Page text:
To Wong, love isn't something you can talk about; words are inadequate, empty, inevitably reductive. Love is something you see, sense, feel, and Chungking Express is one of Wong's purest evocations of its excitement and heartbreak.
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Overall, Wong’s movie doesn’t leave as big a wash behind it as the more ambitious “Days” and his “Mean Streets”-like debut, “As Tears Go By,” but it’s an enjoyable cruise.
ReelViews by James Berardinelli
Wong infuses his films with style and energy. His hand-held camera is restless, always moving and shifting. The action sequences are punctuated with unusual shots and stop-motion jumps. By filming Chungking Express in such rich, vibrant manner, the director uses visual images to underscore his themes.
The New York Times by Janet Maslin
While its slender, two-tiered plot links love affairs that happen largely by accident, the film's real interest seems to lie in raffish affectation. Mr. Wong has legitimate visual flair, but his characters spend an awful lot of time playing impish tricks.
Los Angeles Times by Kevin Thomas
Chungking Express ravishingly, seductively exudes the immediacy of everyday life as its spins its classically timeless tales of love lost and almost regained.
Chicago Tribune by Michael Wilmington
Chungking Express is a breezy little Hong Kong movie that has more life, energy, humanity and sheer visual zing than most other shows you'll see in a month or so. And, an hour after watching it, you may indeed be hungry for more. Not necessarily because the show is shallow or unsatisfying, or doesn't leave a strong impression, but because the spontaneity and high energy of it is what's so much fun.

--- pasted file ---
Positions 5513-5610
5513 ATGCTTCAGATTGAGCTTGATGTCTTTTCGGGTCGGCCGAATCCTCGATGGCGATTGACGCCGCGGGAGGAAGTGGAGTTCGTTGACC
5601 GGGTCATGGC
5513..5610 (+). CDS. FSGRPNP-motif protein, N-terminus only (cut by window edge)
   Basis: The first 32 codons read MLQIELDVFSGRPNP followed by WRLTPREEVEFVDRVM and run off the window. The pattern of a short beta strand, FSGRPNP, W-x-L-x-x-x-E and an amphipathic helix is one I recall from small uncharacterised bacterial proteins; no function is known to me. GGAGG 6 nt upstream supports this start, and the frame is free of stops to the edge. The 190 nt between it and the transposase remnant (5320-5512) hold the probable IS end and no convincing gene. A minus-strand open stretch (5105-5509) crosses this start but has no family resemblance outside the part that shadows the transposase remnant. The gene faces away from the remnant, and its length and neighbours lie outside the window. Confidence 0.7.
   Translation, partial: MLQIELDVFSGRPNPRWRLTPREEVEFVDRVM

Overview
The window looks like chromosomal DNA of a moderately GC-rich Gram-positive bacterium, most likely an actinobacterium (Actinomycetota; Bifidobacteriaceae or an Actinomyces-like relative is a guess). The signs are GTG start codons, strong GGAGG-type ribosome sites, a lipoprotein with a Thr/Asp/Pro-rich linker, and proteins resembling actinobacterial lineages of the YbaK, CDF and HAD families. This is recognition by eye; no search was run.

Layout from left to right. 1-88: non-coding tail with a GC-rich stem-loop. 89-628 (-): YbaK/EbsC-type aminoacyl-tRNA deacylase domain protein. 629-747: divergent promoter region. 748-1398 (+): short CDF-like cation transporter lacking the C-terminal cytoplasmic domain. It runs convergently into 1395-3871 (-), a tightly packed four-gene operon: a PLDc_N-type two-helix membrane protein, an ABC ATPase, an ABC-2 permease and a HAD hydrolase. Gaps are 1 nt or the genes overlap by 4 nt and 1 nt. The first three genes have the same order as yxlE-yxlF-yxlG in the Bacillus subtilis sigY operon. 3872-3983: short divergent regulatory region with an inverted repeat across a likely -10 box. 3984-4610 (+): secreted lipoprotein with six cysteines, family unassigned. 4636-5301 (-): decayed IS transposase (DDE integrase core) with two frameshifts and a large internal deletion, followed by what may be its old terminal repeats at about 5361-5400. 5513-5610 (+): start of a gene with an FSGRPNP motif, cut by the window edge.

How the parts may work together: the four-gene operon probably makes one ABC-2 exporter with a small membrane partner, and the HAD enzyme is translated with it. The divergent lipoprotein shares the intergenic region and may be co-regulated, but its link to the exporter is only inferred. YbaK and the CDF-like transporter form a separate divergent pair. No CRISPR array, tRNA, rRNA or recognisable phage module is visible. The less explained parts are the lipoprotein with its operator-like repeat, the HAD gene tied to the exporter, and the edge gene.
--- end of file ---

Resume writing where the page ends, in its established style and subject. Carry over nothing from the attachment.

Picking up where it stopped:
San Francisco Chronicle by Mick LaSalle
For all Wong's energy and virtuosity, the relentless stylishness and whimsicality of Chungking Express become irritating. The cast is appealing -- particularly the forlorn young cops. But the velocity of Wong's attack seems out of proportion to the airy, lightweight quality of the stories.
Chicago Sun-Times by Roger Ebert
This is the kind of movie you'll relate to if you love film itself, rather than its surface aspects such as story and stars. It's not a movie for casual audiences, and it may not reveal all its secrets the first time through, but it announces Wong Kar-Wai, its Hong Kong-based director, as a filmmaker in the tradition of Jean-Luc Godard.
San Francisco Examiner by Walter Addiego
This is filmmaking of high energy and wit. What it adds up to is debatable. You can view it as a bright twist on the being-a-cop-is-lonely sort of police picture, or as a mini-anthology of quirky not-quite-love stories. If it's hard to say where Chungking Express arrives, the trip is still exhilarating.
Unlike Wong Kar-Wai's "Happy Together," which has an unflinching camera and features moments that are as moving as they are difficult to watch, Chungking Express is immediately more familiar as a film, with an everyman protagonist and a mysterious woman donning a blonde wig, trench coat and sunglasses. The audience is drawn in through intrigue rather than exposition. But this film is anything but unoriginal, and the audience is treated to eccentric delights of human nature. Although heartbreak remains the linking through line, the second story is more joyful than it first seems.
Chungking Express is one of the few films that can make me laugh as much as it makes me cry. Moments of lighthearted humor find their way ever so naturally into this nostalgic, rhythmic, and colorful portrayal of 1990s Hong Kong and its people for whom the daily struggle is coping with loneliness and a burning desire for connection. Wong Kar Wai's iconic cinematography and editing shine in this masterpiece, creating a unique and unforgettable viewing experience.
The characters in "Chungking Express" don’t seem to know who they are. They wander around as loose individuals without families or homes, struggling with heartbreak and desperate for lovers they can never have. All in all, this film is ridiculously beautiful, haunting and surprisingly funny. It's one of my all-time favorites.